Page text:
This week's challenges are most certainly that. Despite the number of 'healthy' baking books that are around, its not as simple as just picking one recipe and running with it. Not unless you're pretty healthy anyway and your cupboards are stocked up with everything that Whole Foods or Planet Organic stock.
Sugar is my kryptonite. Even when I'm being healthier, I eat tonnes of sugar laden fruit so was keen this week to make something entirely sugar-free.
Of course Gwyneth Paltrow comes up trumps with sugar-free recipes. I spotted this recipe for sweet potato muffins and mixed things up a little to make a loaf cake with what I already had in my cupboards. This mix is enough to make a dozen muffins or a 1lb loaf.
So if you fancy giving it a go, here's a few tips on substituting ingredients:
- Liquid sweeteners are a great substitute for sugar, just be careful of the ratios as volumes and weights always differ. This guide is a great help to give you an idea. In Gwynnie's recipe, rice malt syrup is used as its a complex sugar that slowly absorbs into the bloodstream. I don't have this and I've never seen it in my local supermarket so opted to use maple syrup instead.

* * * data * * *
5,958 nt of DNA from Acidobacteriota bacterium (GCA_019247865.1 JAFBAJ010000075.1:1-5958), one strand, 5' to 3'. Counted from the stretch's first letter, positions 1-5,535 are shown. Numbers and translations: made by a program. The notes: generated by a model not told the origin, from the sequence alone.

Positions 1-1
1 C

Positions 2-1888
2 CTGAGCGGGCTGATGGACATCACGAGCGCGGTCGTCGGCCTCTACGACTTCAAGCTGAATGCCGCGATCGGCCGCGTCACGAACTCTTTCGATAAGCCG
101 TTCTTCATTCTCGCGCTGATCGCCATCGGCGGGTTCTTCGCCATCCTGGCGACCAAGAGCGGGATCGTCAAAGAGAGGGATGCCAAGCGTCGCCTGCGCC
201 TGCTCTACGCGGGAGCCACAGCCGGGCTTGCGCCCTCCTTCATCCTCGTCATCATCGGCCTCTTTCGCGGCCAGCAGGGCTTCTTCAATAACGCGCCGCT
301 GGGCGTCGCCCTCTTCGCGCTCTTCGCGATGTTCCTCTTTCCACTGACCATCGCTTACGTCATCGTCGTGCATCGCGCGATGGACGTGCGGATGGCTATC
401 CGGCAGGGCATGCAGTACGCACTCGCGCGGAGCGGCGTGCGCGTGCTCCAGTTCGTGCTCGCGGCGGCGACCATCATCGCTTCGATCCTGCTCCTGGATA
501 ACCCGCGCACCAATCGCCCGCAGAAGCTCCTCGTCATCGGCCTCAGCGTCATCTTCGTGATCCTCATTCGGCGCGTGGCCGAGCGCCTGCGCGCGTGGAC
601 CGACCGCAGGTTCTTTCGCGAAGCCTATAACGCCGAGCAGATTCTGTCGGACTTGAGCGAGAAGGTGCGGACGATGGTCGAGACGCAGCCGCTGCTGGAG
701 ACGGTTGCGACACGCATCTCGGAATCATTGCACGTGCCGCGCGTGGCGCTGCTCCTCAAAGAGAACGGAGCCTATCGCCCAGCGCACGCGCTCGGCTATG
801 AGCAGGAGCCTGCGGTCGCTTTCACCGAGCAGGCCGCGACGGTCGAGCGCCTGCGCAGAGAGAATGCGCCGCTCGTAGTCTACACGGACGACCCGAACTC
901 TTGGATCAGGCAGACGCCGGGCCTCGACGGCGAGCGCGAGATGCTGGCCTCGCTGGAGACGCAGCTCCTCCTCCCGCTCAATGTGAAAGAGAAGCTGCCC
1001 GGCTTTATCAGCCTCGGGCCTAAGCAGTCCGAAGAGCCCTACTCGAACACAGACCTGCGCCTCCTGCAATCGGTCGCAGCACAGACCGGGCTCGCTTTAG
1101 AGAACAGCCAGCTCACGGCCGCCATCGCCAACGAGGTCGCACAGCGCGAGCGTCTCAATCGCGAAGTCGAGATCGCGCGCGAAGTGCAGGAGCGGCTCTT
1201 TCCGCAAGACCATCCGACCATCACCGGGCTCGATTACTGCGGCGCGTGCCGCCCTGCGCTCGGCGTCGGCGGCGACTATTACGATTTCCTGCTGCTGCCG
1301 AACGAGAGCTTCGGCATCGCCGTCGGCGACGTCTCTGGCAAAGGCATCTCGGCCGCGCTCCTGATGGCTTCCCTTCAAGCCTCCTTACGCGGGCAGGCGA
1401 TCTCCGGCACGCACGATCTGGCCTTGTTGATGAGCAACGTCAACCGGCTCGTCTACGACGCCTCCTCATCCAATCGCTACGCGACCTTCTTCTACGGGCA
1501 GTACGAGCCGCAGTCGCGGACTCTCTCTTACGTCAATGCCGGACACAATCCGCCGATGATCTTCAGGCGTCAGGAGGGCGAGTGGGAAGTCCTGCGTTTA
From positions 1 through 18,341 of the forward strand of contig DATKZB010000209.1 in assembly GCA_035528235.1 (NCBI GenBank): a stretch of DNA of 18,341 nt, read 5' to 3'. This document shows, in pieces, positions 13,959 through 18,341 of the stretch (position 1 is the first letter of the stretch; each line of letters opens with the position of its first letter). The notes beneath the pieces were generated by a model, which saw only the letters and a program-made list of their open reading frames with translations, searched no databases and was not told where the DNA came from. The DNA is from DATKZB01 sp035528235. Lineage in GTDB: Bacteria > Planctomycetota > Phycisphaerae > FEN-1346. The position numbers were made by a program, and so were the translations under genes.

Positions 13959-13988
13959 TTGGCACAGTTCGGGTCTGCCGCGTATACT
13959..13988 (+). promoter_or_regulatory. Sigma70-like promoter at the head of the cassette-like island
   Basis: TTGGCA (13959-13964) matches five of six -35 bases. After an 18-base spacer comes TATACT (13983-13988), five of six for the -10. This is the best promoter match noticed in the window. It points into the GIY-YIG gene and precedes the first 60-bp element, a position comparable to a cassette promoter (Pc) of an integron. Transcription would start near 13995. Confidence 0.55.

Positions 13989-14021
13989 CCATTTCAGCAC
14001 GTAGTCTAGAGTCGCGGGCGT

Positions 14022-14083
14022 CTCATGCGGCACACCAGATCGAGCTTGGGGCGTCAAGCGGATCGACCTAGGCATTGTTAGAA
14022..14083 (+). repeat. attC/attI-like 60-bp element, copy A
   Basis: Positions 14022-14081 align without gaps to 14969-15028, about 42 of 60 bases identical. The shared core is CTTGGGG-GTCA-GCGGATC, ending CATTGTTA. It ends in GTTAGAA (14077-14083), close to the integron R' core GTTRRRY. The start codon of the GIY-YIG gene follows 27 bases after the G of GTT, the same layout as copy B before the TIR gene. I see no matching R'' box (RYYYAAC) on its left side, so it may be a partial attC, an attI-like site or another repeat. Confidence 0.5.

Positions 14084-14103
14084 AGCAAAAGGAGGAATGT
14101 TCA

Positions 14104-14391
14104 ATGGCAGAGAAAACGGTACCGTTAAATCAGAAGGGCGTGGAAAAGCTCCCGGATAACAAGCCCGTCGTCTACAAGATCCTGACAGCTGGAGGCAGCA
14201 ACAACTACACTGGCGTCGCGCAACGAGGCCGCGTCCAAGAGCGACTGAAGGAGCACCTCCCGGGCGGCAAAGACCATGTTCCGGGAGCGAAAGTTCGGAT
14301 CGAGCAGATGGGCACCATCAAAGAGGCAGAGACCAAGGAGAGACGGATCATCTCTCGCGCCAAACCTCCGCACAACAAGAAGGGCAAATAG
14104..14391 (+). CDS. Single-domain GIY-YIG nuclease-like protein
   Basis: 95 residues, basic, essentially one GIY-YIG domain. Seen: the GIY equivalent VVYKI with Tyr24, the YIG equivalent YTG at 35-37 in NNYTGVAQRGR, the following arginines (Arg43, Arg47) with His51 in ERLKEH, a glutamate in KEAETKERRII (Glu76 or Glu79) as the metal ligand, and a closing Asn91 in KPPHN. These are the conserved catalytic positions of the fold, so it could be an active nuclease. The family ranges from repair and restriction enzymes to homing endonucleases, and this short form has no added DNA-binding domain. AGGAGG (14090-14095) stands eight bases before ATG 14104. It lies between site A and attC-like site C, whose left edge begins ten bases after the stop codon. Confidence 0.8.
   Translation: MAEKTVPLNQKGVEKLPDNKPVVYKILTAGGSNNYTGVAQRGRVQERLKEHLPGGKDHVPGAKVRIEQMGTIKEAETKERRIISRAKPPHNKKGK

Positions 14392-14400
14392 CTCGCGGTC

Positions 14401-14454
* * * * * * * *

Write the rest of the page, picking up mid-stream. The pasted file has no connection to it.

- Stevia is also a good alternative. As a natural sweetener its preferable to other sweeteners you'll find in the baking aisle like aspartame. Although, as stevia is twice as sweet as sugar, you only need to use half the quantity.
- As sugar is hygroscopic, it adds moisture to baking. It also gives a different structure and taste when it caramelises which is why different sugars are suited to different recipes. You may want a short crumb in biscuits and pastry, but something moist and golden in brownies and cakes. This is also the case with sweeteners. Coconut sugar, honey or maple syrup are great alternatives for any type of brown sugar where you need a caramel taste.
- As a general rule of thumb, natural sweeteners bake quicker than regular sugars, especially honey. If you're adapting a recipe, check on your bake 5-10 minutes before listed in the recipe.
- Another popular alternative is agave due to its low GI qualities, although as with honey, it is high in fructose so be careful with using too much.
Mostly its a taste preference, we see cake and expect it to be sweet. Sweet potatoes are naturally sweet so in this recipe you can get away with only adding 2 tablespoons of maple syrup!
See how I got on with the previous week's challenges: